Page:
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Our branch office is unable to connect to our internal network for some reason. However we can connect to the branch office domain controller from behind PfSense. The following is our setup:

                    |Branch DC - 192.168.0.101
                    |
                    |Branch Firewall - 192.168.0.2
                    |
                    |(Internet)
                    |
                    |Local Firewall - 192.168.3.1
                    |
                    |PFSense WAN port - 192.168.3.100
                    |PFSense LAN port - 192.168.1.1
                    |
                    |
   DC1 - 192.168.1.2|DC2 - 192.168.1.4
  • Branch DC can ping and connect to PFSense WebGUI on the WAN port successfully (we set this up using the PfSense documentation).
  • DC1 and DC2 can connect outbound to the Branch DC.

There seems to be a rule that prevents internal access on the WAN port. However our rules are set to allow all traffic on the LAN and WAN ports. It would be ideal to just disable the firewall altogether since we already have a firewall but when we do this, PfSense doesn't allow any internal traffic at all. I look forward to any assistance and thank you ahead of time.

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Do you have a (redacted) copy of the firewall rules for both sides of the connection? Is the Branch Firewall running pfsense as well? –  voretaq7 Jun 13 '11 at 19:46
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3 Answers

Without seeing your pfsense rules my inclination is to say "Working As Designed" -- most firewalls are configured to prevent people on the outside (WAN port) from accessing resources on the inside (LAN port).

If you want to let people from the outside in you need to either punch firewall holes (including 1:1 NAT or port redirection, if you're using NAT) or set up a VPN. The latter is a better solution in nearly every case...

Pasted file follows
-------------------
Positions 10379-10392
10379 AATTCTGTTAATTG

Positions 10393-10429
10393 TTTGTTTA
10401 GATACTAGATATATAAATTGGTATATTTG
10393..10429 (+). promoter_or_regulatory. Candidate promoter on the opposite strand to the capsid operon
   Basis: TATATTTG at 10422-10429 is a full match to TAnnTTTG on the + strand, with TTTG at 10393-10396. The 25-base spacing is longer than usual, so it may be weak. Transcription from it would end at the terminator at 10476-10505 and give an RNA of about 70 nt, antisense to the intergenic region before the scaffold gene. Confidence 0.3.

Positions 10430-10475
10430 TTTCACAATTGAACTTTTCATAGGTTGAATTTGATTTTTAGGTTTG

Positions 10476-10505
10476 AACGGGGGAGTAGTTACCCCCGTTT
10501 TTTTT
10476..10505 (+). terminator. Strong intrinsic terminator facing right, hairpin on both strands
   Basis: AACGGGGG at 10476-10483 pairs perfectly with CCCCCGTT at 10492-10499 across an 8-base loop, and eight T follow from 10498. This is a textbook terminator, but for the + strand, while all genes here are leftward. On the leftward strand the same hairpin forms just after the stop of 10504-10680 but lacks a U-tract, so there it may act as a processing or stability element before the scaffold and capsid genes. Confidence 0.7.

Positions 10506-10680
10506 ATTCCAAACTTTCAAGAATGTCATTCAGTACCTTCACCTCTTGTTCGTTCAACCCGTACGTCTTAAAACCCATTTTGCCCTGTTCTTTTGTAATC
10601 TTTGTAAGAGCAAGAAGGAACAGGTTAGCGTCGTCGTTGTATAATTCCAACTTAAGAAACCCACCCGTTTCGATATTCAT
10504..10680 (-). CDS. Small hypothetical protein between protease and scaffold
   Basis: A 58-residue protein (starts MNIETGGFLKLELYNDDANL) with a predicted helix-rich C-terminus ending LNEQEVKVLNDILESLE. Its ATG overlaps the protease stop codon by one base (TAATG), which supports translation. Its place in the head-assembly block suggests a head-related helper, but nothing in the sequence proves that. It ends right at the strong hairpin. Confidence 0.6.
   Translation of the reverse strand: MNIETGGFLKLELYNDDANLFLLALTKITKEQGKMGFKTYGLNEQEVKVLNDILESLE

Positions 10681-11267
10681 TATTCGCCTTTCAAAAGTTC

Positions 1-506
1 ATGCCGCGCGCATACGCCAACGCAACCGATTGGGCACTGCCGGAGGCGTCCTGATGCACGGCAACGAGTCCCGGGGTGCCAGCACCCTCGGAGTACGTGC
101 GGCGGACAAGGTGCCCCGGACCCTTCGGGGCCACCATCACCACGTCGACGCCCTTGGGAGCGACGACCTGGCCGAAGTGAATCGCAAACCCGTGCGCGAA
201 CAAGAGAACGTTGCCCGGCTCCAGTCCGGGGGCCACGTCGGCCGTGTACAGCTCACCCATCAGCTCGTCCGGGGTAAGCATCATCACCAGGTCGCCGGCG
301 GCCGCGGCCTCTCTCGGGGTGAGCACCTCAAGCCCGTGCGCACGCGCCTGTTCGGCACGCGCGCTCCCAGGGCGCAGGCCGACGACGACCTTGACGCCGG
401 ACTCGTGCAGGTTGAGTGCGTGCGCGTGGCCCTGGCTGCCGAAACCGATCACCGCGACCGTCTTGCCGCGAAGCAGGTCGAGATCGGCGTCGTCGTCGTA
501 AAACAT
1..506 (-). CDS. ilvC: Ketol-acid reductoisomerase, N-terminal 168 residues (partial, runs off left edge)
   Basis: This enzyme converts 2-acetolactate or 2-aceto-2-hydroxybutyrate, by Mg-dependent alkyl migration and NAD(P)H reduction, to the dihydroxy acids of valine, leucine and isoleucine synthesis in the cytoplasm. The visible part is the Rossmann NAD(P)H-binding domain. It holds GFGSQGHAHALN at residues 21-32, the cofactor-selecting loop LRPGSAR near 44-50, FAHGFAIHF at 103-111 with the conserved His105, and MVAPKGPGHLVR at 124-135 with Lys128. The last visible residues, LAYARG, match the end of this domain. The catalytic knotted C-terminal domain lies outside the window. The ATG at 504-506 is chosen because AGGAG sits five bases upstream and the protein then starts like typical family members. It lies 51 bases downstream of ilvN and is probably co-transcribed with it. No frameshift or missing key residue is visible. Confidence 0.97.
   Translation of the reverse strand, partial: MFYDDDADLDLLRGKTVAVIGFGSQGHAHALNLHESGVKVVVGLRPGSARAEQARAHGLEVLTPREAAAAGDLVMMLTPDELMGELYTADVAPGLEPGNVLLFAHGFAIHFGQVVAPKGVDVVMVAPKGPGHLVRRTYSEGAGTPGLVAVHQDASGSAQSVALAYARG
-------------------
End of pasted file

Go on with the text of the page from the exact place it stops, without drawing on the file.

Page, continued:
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We were trying to avoid using VPN since we already connect to our branch office using a Site-to-Site VPN. Regarding NAT, that would be the only other way then? We basically want our Domain Controllers to begin replicating properly again. –  Sean Jun 13 '11 at 19:53
    
This looks like a setup with a literal dedicated WAN (from the private IP used on it)... –  rackandboneman Dec 14 '12 at 2:57
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As voretaq7 suggested site-to-site VPN is a good solution in your case.

Here is excellent example of site-to-site vpn between Sonicwall and pfSense. If you are using any other firewalls almost the settings will be more or less same.

In case you need more help setting up site-to-site vpn please do not hesitate to get back.

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Since you are using pfsense only for internal networks (no internet connection attached directly to it), you should disable Network Address Translation. Internal NAT is a Bad Idea (tm).

From the pfsense WebUI: "To completely disable outbound NAT, switch to Manual Outbound NAT then delete any NAT rules that appear in the list." (can be found in Firewall -> NAT -> Outbound)

Also, you'll need to make sure that a) Branch has a route for 192.168.1.0/24 b) pfSense has a route to 192.168.0.0/24 (Branch)

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